When looking at maximum container capacity (measured separately after the tenth irrigation events), the data support the wettability data that was previously discussed. Figure 3 shows the close similarity of total container capacity of peat plus 20% and 40% ForestGold. Again, showing the similarity of fiber size and blend uniformity to peat.

HortiFibre at 20% was also similar to peat, but at the 40% rate the capacity dropped 5%, which realistically isn’t much, but it does further show the influence of wood particle size, shape and percent on water-holding capacities and drainage. PTS and perlite were both mostly similar to the HortiFiber behavior, with 40% amendment decreasing total substrate water holding.

Aside from wettability and overall water capture (surface and subirrigation) of mixes that contain wood products, the biggest concern and learning curve that growers have faced is the adjustment to seeing the substrate surface dry out and look as though it needs to be irrigated when in actuality it does not. Figure 4 shows the nine substrates tested in this trial with the photo on the right (Figure 4A) taken one hour after hand irrigation in a greenhouse and Figure 4B showing the containers 24 hours later. The wood materials are visually lighter and have noticeably changed colors with some even appearing to have a “crust” over the surface. Even though these re-wet with no problem, it still presents a challenge to growers that must be learned and adjusted for.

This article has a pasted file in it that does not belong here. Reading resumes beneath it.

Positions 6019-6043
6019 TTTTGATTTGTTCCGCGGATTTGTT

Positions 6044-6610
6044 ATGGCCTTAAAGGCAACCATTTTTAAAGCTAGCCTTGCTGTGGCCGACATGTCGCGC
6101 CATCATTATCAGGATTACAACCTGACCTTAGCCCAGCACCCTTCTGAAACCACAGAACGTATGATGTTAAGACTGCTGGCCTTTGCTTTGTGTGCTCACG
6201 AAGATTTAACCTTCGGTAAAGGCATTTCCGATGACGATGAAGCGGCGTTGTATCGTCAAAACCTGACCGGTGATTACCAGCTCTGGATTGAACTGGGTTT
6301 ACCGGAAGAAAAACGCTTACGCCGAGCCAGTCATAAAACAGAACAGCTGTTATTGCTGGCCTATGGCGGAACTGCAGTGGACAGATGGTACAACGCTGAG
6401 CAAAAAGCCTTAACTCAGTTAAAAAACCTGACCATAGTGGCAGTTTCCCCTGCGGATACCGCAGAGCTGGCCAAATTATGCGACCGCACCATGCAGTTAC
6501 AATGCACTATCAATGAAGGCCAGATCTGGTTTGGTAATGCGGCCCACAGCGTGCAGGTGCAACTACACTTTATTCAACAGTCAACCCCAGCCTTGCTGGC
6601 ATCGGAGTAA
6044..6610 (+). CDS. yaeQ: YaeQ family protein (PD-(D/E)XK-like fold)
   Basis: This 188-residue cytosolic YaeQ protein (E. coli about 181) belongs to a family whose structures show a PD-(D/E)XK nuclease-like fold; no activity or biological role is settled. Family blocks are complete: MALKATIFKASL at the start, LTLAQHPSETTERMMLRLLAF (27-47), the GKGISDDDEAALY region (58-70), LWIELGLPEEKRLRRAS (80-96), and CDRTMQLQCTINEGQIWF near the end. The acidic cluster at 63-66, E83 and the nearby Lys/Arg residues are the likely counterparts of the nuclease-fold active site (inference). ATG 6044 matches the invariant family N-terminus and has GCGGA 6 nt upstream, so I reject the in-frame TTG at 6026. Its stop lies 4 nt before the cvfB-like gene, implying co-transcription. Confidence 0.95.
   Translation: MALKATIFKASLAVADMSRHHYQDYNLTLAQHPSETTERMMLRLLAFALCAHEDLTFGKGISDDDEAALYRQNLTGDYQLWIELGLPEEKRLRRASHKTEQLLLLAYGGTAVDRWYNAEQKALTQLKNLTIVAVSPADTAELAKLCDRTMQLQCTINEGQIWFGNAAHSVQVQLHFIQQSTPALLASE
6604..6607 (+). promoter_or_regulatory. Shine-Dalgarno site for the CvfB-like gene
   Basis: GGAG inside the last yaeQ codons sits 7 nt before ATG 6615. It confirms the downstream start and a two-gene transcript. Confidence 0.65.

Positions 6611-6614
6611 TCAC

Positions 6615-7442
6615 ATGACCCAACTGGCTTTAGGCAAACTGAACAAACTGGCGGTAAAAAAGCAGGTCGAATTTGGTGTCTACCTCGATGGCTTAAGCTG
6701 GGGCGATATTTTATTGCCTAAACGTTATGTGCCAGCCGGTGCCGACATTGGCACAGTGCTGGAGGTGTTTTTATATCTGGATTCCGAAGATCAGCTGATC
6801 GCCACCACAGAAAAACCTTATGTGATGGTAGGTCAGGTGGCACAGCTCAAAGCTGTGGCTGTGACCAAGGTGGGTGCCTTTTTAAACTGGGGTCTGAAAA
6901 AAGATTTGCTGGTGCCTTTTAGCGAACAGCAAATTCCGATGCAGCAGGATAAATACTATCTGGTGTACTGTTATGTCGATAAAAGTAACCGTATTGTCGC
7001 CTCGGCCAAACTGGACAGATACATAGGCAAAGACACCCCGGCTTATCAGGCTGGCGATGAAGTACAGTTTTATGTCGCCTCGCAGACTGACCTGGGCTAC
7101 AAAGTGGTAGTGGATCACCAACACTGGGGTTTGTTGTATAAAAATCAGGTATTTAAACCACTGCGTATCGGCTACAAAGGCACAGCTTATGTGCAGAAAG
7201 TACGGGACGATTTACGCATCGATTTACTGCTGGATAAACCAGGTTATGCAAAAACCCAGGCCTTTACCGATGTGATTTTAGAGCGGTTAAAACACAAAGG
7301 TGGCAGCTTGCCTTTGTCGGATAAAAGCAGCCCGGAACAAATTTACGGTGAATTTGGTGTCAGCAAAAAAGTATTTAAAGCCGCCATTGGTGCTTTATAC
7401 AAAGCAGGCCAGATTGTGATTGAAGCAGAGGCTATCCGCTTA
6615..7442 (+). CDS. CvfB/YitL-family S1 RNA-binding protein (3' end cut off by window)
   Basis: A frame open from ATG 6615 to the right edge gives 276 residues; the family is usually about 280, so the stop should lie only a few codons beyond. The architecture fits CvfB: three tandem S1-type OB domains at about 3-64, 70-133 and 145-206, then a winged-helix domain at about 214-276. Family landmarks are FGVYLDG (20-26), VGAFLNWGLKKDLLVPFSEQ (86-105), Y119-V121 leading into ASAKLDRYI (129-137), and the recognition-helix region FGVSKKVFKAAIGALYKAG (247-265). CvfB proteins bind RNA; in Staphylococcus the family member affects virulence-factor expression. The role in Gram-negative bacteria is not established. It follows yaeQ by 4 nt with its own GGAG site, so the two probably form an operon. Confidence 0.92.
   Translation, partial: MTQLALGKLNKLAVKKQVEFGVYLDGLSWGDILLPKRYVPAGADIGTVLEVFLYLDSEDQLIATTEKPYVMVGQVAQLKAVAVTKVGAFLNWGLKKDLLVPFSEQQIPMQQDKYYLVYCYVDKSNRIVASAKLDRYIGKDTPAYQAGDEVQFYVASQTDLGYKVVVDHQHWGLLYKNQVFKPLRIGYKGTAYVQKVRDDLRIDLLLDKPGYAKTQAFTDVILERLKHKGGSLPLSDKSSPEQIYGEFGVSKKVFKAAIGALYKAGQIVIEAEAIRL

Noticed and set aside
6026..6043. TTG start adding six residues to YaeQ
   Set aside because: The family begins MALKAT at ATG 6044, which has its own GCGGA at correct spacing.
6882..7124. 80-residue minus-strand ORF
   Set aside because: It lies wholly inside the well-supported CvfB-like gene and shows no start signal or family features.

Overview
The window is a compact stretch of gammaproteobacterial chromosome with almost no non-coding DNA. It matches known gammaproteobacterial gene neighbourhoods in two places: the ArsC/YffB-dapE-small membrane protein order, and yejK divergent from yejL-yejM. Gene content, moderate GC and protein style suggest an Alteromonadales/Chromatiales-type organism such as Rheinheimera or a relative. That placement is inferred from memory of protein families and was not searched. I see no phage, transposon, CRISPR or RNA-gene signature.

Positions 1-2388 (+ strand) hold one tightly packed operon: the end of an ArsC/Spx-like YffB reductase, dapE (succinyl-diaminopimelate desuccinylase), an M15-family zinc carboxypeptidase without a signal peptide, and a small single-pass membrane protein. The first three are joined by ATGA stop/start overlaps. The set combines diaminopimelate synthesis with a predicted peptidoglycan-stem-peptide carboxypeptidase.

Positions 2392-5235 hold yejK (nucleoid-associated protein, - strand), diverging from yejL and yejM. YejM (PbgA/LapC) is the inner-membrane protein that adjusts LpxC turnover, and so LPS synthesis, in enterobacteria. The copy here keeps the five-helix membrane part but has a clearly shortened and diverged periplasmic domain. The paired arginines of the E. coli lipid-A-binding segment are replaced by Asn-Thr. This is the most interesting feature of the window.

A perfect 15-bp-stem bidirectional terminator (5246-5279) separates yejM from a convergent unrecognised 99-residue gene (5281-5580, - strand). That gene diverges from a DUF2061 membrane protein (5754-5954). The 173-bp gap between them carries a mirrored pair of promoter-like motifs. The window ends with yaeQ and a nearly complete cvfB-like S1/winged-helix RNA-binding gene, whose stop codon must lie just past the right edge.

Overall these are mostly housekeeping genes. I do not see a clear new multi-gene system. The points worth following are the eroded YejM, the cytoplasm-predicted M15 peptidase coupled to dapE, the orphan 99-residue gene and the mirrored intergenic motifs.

As our domestic and international wood substrate research efforts continue to yield data, grower guidelines, best management practices and SOPs for crop production in 2020 and beyond, we’ll continue to distribute the information to the public as fast and freely as possible. The growing media industry is rising to the challenge to address current and future production needs and crop demands, and wood products may very well be one of the keys to future growth and success! GT


Brian Schulker is a graduate student studying Substrate Science at North Carolina State University. Brian Jackson is an Associate Professor and Bill Fonteno is a Professor at North Carolina State University. Communications can be sent to Brian at Brian_Jackson@ncsu.edu.